The National Business Reviewhas an article on how “fear that immunizations were part of an American plot to make Nigerian Muslims sterile and spread HIV has led to a large outbreak of polio among children”. Nigeria now accounts for 77 percent of the world’s polio cases. The challenges faced by Nigerian health educators are, in many ways, similar to those faced by marketers encouraging anyone to try or use a new product, idea, or practice.

In Nigeria, immunization efforts failed because some parents more readily accepted rumours of American espionage than the teachings of health educators. According to the UN, local religious readers had alleged that Western countries were using polio vaccines to spread HIV, cancer, and infertility.* In refusing to immunize their children against polio, some Nigerian parents favoured the teachings of religious leaders. As upstanding members of the community, religious leaders drew from long-term, ongoing face-to-face contact with followers, as well as the credibility of religious teachings. As a result, these Nigerian change agents were able to topple immunization programs. Religious leaders had the right mix of innovation, communication channels, timing, and social systems.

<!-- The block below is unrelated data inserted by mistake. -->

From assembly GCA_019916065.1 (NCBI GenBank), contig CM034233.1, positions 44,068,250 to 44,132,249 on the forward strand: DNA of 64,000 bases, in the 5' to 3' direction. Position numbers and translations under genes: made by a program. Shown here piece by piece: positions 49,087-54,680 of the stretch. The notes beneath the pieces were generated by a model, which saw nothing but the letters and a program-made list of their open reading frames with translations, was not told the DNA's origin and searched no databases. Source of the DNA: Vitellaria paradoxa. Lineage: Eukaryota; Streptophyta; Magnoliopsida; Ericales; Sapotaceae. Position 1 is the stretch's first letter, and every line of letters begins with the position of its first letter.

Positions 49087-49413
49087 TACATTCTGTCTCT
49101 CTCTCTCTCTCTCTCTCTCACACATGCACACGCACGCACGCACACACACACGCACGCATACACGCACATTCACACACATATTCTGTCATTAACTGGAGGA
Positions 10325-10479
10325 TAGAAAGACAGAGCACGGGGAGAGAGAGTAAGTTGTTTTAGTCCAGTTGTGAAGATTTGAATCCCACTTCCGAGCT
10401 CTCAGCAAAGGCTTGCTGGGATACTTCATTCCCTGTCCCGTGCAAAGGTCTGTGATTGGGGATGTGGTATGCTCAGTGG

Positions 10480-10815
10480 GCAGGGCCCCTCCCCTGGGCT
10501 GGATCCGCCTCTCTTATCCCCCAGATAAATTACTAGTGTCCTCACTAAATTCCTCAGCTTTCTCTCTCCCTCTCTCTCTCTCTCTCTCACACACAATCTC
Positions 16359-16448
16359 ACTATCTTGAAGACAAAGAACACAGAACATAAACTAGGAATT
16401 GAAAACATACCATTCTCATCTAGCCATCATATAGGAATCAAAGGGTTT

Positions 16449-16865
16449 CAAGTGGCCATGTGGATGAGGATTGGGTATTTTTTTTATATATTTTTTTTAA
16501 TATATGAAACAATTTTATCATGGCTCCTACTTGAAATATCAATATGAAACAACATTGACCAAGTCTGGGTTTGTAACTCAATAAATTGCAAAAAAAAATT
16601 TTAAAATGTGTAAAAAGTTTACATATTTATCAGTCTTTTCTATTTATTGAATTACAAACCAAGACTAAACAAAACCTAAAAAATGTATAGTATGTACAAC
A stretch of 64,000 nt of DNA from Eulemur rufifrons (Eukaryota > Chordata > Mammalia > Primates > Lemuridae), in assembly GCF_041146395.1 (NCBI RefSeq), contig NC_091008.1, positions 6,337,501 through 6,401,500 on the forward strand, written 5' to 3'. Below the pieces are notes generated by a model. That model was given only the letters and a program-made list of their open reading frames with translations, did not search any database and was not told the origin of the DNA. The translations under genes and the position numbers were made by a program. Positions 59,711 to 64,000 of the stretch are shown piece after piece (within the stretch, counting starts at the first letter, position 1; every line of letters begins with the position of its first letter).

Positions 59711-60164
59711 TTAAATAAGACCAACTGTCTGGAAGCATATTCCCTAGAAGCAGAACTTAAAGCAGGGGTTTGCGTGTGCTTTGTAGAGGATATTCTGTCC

And those four points pave the way to adoption of any idea, practice or object. Everett M. Rogers‘s 1962 Diffusion of Innovationsexplains how people and societies adopt new innovations — innovation, communication channel, timing, and social system all play roles. Drawing on the work of Gabriel Tarde and Bryce Ryan and Neal Gross, Rogers claimed that adopters of any new innovation would fall into the categories of innovators, early adopters, early majority, late majority and laggards. For each person, their willingness and ability to take up an innovation would depend on their awareness, interest, evaluation, trial, and adoption.

All this theory might seem, well, theoretical. But modern companies, from start-ups to the Fortune 500, consider technology adoption (or diffusion of innovation) when they build, market and sell their products. In fact, Geoffrey Moore’s Crossing the Chasmdraws from Rogers’ findings and maps out strategies for spurring adoption of everything from software to telecommunication equipment. So, if you’re having trouble getting people to buy your products, think back to the challenges faced by Nigerian health educators. Have you got the right mix of marketing tools?

(c) 2004 by Andrea Coutu. Vancouver Marketing Consultant. All rights reserved.

*Link has expired. Originally referred to